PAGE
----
I never had an answer. Not a good one, anyway. Suzuki shows up every day. No one questions his effort. He seems to do a good job with the pitching staff, and they love the guy. He’s fun to watch play, and he’s an easy player for which to root.
Kurt Suzuki is an out machine. Expectations for catchers are low, but he’s not very good offensively. And there’s a part of me, no matter how hard I root for him, no matter how much I want him to succeed, that sees him as a force working against scoring runs.
Myself, I’m all of those fans I listed above. I love baseball because I like being at the park. Reminds me of playing a little bit. Reminds me of my dad taking me to games even when two awful teams were playing, but we enjoyed it anyway. I’m as much of a nut about my teams as anyone else. No professional team I’ve ever rooted for has won a championship. My only moment in the sun was the 2002 Ohio State football team, which a) I was too naïve to enjoy and b) had questions surrounding it shortly before that championship game was even played. I’m not even sure how I’ll react when a team that I care about wins.
And I love the numbers. I love what they tell us, what we think they tell us, and how they help weave the narrative of the game. At the beginning of a season, I can have a good idea what will happen, while having no idea how it will happen. Lots of people predicted a playoff spot for St. Louis last March. No one had any idea that the Cardinals would come from 10 games down in September and win the World Series. I know the Yankees and Rays and Red Sox will be good, but I couldn’t have scripted a better final day of the regular season. In any given game, the same phenomenon occurs. I know Roy Halladay should get Yuniesky Betancourt out, but that doesn’t mean he will. Mike Cameron might hit four home runs tonight, who knows? Bud Smith could throw a no-hitter. Yeah, that's a real guy.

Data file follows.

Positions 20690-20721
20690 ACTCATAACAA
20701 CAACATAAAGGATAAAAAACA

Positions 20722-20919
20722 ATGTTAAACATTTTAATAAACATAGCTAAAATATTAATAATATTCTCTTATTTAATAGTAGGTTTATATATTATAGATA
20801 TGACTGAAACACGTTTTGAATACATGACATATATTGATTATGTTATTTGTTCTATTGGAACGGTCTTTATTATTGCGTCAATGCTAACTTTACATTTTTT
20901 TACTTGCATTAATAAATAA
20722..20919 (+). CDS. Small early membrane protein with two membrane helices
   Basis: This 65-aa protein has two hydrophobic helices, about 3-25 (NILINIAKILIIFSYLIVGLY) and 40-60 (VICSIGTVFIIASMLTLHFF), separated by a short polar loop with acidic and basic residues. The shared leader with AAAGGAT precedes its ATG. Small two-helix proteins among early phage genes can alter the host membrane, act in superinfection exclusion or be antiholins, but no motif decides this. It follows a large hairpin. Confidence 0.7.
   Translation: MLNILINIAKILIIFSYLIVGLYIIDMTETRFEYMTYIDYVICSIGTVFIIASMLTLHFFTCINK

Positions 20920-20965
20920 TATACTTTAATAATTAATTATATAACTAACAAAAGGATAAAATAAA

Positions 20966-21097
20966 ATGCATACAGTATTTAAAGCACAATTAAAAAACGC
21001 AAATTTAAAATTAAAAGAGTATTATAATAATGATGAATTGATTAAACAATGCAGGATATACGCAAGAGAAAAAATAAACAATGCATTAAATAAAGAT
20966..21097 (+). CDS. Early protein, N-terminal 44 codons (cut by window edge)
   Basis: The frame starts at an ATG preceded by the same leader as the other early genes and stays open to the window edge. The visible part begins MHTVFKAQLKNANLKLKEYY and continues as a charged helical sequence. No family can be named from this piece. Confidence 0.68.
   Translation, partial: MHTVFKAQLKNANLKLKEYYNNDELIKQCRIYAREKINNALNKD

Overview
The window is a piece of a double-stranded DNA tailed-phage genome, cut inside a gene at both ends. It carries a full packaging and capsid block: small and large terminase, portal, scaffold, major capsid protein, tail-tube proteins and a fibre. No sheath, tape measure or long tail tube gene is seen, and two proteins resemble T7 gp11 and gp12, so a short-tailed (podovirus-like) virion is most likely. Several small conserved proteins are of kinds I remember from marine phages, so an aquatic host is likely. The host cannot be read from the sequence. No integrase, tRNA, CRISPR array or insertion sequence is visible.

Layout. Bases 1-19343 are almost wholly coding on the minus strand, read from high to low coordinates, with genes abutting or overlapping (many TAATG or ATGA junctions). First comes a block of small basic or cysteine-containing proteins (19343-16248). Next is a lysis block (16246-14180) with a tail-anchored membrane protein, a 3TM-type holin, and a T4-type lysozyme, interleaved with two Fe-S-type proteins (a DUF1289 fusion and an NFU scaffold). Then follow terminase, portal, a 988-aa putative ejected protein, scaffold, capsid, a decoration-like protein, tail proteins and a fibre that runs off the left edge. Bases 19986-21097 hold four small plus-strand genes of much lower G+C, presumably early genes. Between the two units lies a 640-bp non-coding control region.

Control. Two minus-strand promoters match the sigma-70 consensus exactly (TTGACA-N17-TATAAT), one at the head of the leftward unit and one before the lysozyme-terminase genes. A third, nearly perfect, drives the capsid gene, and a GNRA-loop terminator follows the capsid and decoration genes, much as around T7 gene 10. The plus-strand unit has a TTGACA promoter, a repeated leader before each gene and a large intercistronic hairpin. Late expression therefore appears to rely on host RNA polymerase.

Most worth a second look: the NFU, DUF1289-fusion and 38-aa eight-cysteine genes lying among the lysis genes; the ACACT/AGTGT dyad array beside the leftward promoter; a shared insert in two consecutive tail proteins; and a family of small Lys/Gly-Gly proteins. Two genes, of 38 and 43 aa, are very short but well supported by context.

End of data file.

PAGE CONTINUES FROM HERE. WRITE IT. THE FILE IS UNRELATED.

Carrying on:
I hope to become a part of that community, and with any luck, I’ll add something to it. I think there’s a little bit of something for most people in my writing. Tyler, Nico, and the gang have given me a little space on this very large forum, and hopefully you’ll give me a chance to be part of something special.Nation is a closely-knit community, with an insanely strong presence for a team website and an outrageously talented group of writers.
And Mac: yeah, I like Kurt Suzuki.